We’ll now look at how to use these features to solve problems involving circles.
If the diameters of circles 𝑀 and 𝑁 are two centimeters and six centimeters, respectively, determine the length of the line segment 𝑀𝑁.
The line segment 𝑀𝑁 is shown. It’s a single straight line. And if we look carefully, we see that each part of the straight line is made up by joining the point at the center of each circle to a point on its circumference. That means this first part of the line segment is the radius of 𝑀. The radius of a circle is the line that joins a point on the circumference to its center. Similarly, the second part of our line segment is the radius of our circle 𝑁. This means that the line segment 𝑀𝑁 is the sum of these. It’s the length of the radius of 𝑀 plus the length of the radius of 𝑁.
Now, the problem is we’re not actually given information about the radii of our circles. We are, however, told that the diameters of our circles are two centimeters and six centimeters, respectively. Now, we know that the diameter of a circle is twice or double the length of the radius. And we can equivalently say that this means that the radius must be half the length of the diameter. Of course, to find half of a number, we divide it by two. So, this means the radius of 𝑀 is two divided by two, which is equal to one centimeter.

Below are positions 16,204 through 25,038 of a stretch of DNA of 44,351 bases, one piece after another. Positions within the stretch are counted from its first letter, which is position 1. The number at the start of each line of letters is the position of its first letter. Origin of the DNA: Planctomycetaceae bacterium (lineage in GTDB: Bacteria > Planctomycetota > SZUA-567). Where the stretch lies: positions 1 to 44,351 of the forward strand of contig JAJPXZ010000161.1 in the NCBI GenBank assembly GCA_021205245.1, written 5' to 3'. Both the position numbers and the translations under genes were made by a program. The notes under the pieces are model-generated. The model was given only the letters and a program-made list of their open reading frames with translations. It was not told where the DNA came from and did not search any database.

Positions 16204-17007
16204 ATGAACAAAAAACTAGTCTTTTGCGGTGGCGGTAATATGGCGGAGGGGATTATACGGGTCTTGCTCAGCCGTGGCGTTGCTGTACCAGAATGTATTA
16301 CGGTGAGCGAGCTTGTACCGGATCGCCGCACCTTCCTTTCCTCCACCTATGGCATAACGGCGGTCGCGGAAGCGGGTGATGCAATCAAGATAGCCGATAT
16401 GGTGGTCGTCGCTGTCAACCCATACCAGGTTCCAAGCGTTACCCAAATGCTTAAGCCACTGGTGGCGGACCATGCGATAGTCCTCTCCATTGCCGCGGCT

Similarly, we halve the length of the diameter of circle 𝑁. That’s six divided by two, which is three centimeters. So, 𝑀𝑁 is the sum of these two lengths. It’s one plus three, which is equal to four or four centimeters. The length of line segment 𝑀𝑁 is four centimeters.
We’ll consider one more problem-solving example.
In the figure, 𝑀𝐴 is equal to 34 centimeters. Determine the length of 𝐶𝐸.